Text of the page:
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    The Place Of Faith In Shaping Political Views • Part 3

    Lance Ralston| Calvary Chapel In Oxnard

    Building on the momentum of Parts One and Two, in this installment, we’ll consider how the Judeo-Christian Worldview helped shape the modern world.

    As is well-documented in numerous works, it was the blending of the Judeo-Christian understanding of reality with the Greek philosophical tradition of Socrates, Plato, and Aristotle.[1] The Judeo-Christian worldview provided the concept of an objective reality centered on an eternal, all-powerful Creator-God Who created the universe for a reason. Humanity’s original mandate was to have dominion over Earth and in our submission to God to participate with Him in the goal (teleos) of creation. Far from that original dominion being an excuse to misuse and abuse the Earth, it was a mandate to study and use what was learned to advance toward its beneficent goal. In short, Humanity’s original dominion assignment was a mandate for science and technology.

    Greek Philosophy provided the intellectual tools needed in the pursuit of that mandate, things like Socrates’ deduction and rigorous inquiry, Plato’s forms and attention to language, Aristotle’s logic and classifications. This blending of Jerusalem with Athens produced the intellectual climate of Medieval Europe and gave birth to the Renaissance. The Renaissance then moved in two directions, Reformation and Enlightenment.

    While the Reformation liberated the Church from man-made traditions, returning it to its source material in Scripture, the Enlightenment liberated human beings from religion.

    Step One in the Enlightenment’s wedge between faith and reason was taken by Oxford professor John Locke. In 1690, Locke published his Essay on Human Understanding, in which he contended all knowledge is derived from the experience of ours senses and the working of our minds. That working of the mind produced a kind of knowledge he called “probability.” Probability works like this; We repeatedly experienced someone’s existence; we’ll call him “George.” George is a friend we see a couple of times a week. When George isn’t standing in front of us, we still have reason to believe He exists, even though at that moment, we have no purely empirical basis to believe in his existence. Still, sound judgment gives us reason to discern the probability of George’s existence. Probability allows us to get on with the practical affairs in life.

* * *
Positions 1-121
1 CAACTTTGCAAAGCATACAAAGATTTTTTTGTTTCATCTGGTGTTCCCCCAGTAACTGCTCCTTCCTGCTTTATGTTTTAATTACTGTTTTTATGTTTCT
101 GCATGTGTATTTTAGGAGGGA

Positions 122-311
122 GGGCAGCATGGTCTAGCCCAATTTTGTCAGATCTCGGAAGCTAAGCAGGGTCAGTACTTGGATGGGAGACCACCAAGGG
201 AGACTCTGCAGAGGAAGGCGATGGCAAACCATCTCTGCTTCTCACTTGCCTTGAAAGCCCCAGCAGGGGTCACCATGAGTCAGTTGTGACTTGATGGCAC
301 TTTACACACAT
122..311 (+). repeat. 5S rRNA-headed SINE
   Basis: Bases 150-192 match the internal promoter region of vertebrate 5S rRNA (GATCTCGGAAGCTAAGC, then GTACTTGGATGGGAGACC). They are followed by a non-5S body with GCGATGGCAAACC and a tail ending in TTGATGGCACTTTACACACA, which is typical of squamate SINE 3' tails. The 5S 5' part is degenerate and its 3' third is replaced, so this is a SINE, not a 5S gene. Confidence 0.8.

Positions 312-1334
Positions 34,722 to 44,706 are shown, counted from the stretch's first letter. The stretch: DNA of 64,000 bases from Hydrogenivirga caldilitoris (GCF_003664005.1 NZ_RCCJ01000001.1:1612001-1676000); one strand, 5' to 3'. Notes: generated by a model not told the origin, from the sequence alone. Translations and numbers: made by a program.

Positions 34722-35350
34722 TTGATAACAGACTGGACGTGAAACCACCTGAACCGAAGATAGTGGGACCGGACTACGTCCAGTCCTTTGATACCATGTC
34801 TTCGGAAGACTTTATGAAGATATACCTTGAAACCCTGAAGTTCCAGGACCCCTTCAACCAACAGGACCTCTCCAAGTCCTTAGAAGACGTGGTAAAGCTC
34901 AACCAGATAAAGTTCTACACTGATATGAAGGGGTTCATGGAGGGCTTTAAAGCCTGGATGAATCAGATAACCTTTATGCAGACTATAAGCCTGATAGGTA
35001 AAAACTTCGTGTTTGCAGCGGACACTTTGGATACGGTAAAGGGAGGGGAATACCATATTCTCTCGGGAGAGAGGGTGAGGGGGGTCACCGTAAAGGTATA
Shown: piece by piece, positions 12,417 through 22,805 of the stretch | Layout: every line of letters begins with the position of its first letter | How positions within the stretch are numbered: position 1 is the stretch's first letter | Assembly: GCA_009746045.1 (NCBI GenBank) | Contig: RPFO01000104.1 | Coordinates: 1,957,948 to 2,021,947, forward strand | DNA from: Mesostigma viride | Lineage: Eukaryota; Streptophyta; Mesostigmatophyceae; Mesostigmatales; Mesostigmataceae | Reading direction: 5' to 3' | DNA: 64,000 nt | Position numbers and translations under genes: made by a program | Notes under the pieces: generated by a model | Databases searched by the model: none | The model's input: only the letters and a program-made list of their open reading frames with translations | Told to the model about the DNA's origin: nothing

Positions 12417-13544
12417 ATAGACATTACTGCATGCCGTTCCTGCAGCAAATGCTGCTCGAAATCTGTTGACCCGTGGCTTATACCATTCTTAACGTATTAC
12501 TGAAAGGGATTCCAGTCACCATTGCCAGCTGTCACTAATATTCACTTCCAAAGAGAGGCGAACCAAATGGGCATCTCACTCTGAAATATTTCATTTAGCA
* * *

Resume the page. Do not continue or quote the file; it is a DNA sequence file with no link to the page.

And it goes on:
Faith, Locke maintained, is assent to knowledge derived from revelation rather than reason. Therefore, although highly probable, knowledge derived by faith can’t be certain. Reason must be used in order to measure the degree of probability of what we believe by faith. Using this criterion, Locke remained a Christian. In 1695, he published a treatise, The Reasonableness of Christianity, in which he claimed Christianity is the most reasonable of religions. But Locke didn’t believe the Christian Faith had added anything of importance to what could have been known by the proper use of reason.

    Others came along after Locke and drove a wedge between faith and reason, divorcing them. In the settlement, Faith was left impoverished while Reason drove off with all the goodies. We’ll consider who drove the wagon in our next installment.

    [1] cf. Seven Revolutions, Aquilina, James & Papandera, James L. Image; New York
    Faith & Reason, Searching for a Rational Faith Nash, Ronald H. Academie-Zondervan; Grand Rapids
    The Right Side of History: How Reason and Moral Purpose Made the West Great by Ben Shapiro Broadside Books

    Lance Ralston Is the  Founding and Lead Pastor Calvary Chapel in Oxnard. He is the author of  “The Place Of Faith In Shaping Political Views” which will be published in installments every Saturday at 5:00pm. 2 Timothy 1:12

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    William Hicks
    William Hicks
    1 year ago

    Thanks Pastor Ralston. A great series you’re providing.

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